The ASA is committed to making arrangements that allow all association members to participate in the conference. Therefore, we request that all session organizers and presenters review the information below and take the necessary steps to make their sessions accessible to attendees with permanent or temporary disabilities. Panel chairs and organizers should be especially aware of these guidelines in their sessions, and should integrate these guidelines into the panel-organizing process throughout the year leading up to the conference. These guidelines are designed to provide access for attendees with disabilities but will benefit all convention participants.

Room Setup

There is space for two wheelchairs in each meeting room. Please keep this area, the door, and the aisles clear for persons using wheelchairs, canes, crutches, or motorized vehicles. People who are deaf or hard of hearing and who use sign language interpreters or read lips should sit where they can see both the speakers and the interpreter. The interpreter may stand close to the speaker within a direct line of sight that allows the audience to view both the speaker and the interpreter. Speakers should be aware of the location of interpreters and attempt to keep this line of vision clear.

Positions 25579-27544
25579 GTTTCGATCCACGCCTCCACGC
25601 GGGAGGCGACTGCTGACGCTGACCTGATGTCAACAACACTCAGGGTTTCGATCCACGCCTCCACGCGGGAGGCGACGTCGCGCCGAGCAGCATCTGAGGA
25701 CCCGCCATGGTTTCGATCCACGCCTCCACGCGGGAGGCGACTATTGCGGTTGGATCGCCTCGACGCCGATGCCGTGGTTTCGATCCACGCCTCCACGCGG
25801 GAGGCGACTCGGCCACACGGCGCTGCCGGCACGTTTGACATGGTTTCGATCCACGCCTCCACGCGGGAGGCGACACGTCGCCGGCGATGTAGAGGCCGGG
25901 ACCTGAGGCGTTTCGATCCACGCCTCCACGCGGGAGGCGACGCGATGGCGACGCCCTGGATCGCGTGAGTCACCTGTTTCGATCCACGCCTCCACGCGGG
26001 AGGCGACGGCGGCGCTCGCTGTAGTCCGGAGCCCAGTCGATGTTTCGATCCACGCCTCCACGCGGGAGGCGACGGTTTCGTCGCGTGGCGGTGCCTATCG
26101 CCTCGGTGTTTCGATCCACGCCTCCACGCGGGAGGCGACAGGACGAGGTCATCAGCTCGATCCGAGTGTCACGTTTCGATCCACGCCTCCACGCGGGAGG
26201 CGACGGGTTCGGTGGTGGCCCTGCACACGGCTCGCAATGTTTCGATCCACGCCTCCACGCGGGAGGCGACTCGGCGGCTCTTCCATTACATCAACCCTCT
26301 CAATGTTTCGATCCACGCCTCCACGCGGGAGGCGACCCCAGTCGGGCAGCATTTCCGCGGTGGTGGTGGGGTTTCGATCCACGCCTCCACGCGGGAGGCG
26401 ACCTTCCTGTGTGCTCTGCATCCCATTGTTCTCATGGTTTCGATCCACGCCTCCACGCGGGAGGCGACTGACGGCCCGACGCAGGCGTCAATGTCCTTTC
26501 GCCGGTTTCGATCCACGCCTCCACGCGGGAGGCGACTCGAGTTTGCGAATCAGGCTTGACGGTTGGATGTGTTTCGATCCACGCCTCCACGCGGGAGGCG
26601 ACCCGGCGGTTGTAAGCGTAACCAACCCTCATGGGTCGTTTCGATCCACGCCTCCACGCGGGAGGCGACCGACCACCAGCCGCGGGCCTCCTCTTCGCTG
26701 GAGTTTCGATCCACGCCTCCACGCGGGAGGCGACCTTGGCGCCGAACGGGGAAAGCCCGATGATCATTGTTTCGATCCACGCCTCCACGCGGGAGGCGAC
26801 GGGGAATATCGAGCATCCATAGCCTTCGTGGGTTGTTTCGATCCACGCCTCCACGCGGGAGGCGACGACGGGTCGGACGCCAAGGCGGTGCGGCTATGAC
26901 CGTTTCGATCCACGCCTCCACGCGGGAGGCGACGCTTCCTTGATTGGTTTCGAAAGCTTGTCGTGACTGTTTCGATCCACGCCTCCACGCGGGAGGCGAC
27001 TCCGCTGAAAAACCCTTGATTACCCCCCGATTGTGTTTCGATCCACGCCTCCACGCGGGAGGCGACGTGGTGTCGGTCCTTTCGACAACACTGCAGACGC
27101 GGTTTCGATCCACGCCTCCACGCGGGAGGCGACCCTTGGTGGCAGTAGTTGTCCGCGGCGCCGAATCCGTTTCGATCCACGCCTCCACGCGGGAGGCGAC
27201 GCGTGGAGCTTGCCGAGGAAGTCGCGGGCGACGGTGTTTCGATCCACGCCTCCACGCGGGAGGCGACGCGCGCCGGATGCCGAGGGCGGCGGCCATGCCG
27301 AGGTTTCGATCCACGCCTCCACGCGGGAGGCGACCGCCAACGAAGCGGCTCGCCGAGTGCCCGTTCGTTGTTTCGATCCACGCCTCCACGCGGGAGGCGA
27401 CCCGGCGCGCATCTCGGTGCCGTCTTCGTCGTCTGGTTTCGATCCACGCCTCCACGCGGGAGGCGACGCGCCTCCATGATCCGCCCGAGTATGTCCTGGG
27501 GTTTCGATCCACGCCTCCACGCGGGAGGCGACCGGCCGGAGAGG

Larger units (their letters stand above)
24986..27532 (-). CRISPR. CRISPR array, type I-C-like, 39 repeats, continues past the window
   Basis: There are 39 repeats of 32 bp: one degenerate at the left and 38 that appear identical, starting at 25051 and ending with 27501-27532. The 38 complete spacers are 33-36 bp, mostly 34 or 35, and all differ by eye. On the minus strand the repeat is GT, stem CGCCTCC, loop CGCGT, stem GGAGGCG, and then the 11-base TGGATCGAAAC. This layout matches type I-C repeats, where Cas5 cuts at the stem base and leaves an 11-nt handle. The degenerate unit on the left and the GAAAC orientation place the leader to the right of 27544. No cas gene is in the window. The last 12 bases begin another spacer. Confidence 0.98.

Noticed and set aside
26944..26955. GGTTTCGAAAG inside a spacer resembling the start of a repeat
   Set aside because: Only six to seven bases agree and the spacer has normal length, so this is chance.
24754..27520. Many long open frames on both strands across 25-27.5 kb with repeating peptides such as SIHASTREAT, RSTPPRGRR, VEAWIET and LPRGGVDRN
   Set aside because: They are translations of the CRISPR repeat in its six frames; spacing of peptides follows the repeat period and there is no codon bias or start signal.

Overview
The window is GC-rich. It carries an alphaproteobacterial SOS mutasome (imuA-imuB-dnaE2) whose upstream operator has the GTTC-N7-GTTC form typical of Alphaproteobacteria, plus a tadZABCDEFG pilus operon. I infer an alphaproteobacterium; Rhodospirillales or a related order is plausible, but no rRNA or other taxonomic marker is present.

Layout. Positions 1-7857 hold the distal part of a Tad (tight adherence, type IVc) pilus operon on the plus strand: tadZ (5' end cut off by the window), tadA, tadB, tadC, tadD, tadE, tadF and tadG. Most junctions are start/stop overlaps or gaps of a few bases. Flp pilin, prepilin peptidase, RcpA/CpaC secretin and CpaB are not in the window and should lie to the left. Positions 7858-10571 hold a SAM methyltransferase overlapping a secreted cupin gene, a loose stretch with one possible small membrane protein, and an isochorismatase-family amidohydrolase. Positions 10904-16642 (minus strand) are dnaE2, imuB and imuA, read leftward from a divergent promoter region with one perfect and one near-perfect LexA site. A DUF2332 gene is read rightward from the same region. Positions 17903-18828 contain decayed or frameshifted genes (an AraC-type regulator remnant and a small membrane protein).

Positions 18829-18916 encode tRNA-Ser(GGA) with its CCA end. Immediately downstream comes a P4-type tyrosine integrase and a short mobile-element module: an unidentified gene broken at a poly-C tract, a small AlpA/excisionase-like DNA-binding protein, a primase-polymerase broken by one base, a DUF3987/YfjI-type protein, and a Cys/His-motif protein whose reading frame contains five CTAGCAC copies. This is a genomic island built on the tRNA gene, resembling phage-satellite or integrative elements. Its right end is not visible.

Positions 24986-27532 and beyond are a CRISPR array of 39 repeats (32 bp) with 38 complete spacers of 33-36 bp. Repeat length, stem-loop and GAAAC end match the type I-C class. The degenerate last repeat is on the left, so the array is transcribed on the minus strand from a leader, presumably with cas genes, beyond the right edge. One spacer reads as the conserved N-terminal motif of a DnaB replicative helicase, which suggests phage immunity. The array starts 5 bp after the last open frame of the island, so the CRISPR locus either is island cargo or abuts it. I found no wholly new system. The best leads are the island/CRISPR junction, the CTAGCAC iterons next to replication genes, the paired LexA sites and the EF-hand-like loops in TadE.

Papers, Handouts, and Audiovisuals

Speakers should bring five copies of their papers, even in draft form, for the use of members who wish, or need, to follow a written text. Speakers who use handouts should prepare some copies in large-print format (14- or 16-point font size) and briefly describe all handouts to the audience. Avoid colored papers. Include subtitles for any audio/visual components. Speakers should indicate where to return their papers and handouts. Allow ample time when referring to a visual aid or handout or when pointing out the location of materials. When not using an overhead projector, turn it off. This reduces background noise and helps focus attention on the speaker.

Communication/Presentation Style

Speak clearly and distinctly, but do not shout. Use regular speed unless asked to slow down. Because microphones often fail to pick up voices in the audience, speakers should always repeat questions or statements made by members of the audience. In dialogues or discussions, only one person should speak at a time, and speakers should identify themselves so that audience members know who is speaking. Avoid speaking from a darkened area of the room. Some people read lips, so the audience should have a direct and clear view of the speaker’s mouth and face.